Nematode Symmetry & Movement

Instructor: Adrianne Baron

Adrianne has taught high school and college biology and has a master's degree in cancer biology.

We are going to get an understanding of the type of symmetry nematodes display. This lesson is also going to talk about how nematodes produce movement.

Nematodes

What are some of the different animals that you have heard of? Surely dogs and cats that you have as pets, or maybe starfish, jellyfish and whales that you like to see at aquariums. Perhaps you thought of different species of birds like bluebirds or eagles.

I am almost certain that one particular category of animals did not come to mind just now. It is highly unlikely that you named any nematodes. Nematodes are very tiny roundworms that are often parasitic in nature, meaning that they live off of other living organisms. Types of nematodes include hookworms, C. elegans, and pinworms.

There are estimated to be over 22,000 species of nematodes. Some are free living, others cause diseases and some are even studied by scientists in order to understand how our bodies work and disease processes. Let's focus on nematode symmetry and how they produce movement.

Nematodes are tiny roundworms that can only bend side to side.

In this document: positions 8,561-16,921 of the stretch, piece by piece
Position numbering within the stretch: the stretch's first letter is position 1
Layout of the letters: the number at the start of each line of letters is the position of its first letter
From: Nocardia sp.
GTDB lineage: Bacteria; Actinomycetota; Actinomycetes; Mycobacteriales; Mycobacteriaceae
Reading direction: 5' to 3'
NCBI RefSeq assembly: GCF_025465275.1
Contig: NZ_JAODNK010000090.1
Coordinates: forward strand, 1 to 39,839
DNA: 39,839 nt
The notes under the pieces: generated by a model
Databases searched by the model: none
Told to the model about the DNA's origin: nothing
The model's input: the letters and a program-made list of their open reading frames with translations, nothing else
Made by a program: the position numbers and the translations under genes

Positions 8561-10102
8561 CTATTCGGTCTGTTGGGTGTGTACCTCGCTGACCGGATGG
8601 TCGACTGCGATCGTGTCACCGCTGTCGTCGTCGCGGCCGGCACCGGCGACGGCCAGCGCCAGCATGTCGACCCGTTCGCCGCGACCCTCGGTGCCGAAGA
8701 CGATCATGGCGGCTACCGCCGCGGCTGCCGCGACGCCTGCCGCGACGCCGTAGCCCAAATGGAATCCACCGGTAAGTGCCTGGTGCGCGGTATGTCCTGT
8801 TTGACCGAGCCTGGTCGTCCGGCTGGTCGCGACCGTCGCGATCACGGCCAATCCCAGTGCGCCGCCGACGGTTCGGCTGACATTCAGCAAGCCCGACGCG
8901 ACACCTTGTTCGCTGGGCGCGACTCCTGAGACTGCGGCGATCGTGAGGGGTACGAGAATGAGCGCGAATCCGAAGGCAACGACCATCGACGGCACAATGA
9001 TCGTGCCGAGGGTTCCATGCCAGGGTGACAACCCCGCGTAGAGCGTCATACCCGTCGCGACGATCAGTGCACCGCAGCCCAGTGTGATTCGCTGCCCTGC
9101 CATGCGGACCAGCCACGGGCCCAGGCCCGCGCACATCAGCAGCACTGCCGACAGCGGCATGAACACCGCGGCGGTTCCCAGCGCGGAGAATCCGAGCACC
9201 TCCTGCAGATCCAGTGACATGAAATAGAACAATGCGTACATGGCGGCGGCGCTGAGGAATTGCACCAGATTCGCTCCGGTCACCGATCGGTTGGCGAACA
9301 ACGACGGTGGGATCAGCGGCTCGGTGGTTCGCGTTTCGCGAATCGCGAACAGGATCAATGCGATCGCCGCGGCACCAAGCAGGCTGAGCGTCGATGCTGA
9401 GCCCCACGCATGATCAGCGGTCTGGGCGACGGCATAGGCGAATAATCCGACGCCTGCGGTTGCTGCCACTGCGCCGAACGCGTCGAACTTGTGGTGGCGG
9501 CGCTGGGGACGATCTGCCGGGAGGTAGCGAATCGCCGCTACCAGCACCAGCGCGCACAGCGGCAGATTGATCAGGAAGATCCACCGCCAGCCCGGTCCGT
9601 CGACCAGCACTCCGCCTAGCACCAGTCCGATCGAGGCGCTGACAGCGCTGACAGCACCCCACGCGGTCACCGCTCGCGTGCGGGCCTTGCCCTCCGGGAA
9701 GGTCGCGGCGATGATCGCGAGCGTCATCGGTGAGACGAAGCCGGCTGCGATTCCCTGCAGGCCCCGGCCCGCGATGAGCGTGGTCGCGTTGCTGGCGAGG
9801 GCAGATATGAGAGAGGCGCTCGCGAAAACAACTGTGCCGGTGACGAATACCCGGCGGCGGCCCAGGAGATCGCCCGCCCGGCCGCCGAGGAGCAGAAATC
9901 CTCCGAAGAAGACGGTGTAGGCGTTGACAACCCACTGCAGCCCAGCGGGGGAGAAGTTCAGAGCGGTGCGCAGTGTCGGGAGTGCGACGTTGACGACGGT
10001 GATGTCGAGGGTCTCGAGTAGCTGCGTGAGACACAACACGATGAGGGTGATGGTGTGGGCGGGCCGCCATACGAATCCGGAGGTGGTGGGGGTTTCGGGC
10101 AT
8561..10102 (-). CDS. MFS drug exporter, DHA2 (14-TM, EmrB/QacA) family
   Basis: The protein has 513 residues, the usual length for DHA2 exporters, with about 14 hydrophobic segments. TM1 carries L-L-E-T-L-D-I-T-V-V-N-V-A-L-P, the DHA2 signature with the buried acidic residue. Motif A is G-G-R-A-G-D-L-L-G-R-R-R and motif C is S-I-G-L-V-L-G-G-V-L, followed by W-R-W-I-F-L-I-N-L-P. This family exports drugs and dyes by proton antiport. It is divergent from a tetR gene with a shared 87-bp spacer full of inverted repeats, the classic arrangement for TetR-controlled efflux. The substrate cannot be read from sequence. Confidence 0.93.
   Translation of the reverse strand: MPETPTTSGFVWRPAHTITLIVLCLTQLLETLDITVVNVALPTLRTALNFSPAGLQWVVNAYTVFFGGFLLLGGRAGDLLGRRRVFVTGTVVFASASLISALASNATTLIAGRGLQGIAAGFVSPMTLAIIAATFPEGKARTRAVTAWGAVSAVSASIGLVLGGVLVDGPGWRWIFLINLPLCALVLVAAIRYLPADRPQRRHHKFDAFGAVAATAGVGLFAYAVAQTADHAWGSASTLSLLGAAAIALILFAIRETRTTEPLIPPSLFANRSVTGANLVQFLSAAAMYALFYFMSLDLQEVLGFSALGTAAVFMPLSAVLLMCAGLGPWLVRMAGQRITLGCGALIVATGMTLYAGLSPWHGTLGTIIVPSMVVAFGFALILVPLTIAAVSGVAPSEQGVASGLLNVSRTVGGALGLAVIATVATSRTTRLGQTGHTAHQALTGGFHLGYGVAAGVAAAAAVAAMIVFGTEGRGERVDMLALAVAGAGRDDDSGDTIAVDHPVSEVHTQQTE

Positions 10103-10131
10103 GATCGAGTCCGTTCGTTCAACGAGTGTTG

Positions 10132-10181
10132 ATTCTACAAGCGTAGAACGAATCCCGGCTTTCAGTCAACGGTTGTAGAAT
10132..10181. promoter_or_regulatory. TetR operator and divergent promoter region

Picture of nematode movement

Nematode Symmetry

Now, take a moment and look at yourself in the mirror. Do you see any way to divide yourself into two equal parts? Of course you do. It is immediately obvious that you could draw a line down the center of your body between your eyes, through your nose and down to your belly button. The fact that you can draw a line lengthwise to be divided into two equal halves that are mirror images of each other means that you have bilateral symmetry.

A butterfly is an example of bilateral symmetry, which means it can be divided in equal halves that are mirror images.
Diagram of butterfly showing bilateral symmetry

Nematodes also display bilateral symmetry. A straight line can be drawn starting from the head of the nematode, between the eyes and continued down the length of the nematode to the tail. The structures on one side of the line are mirror images to the structures on the opposite side of the line.

One interesting thing about worms that are classified as nematodes, is that their heads display radial symmetry even though the entire worm is bilaterally symmetrical. The head being radially symmetrical means that any line drawn through the center of the head, will produce mirror images. This differs from bilateral symmetry in which only one line drawn lengthwise produces mirror images.

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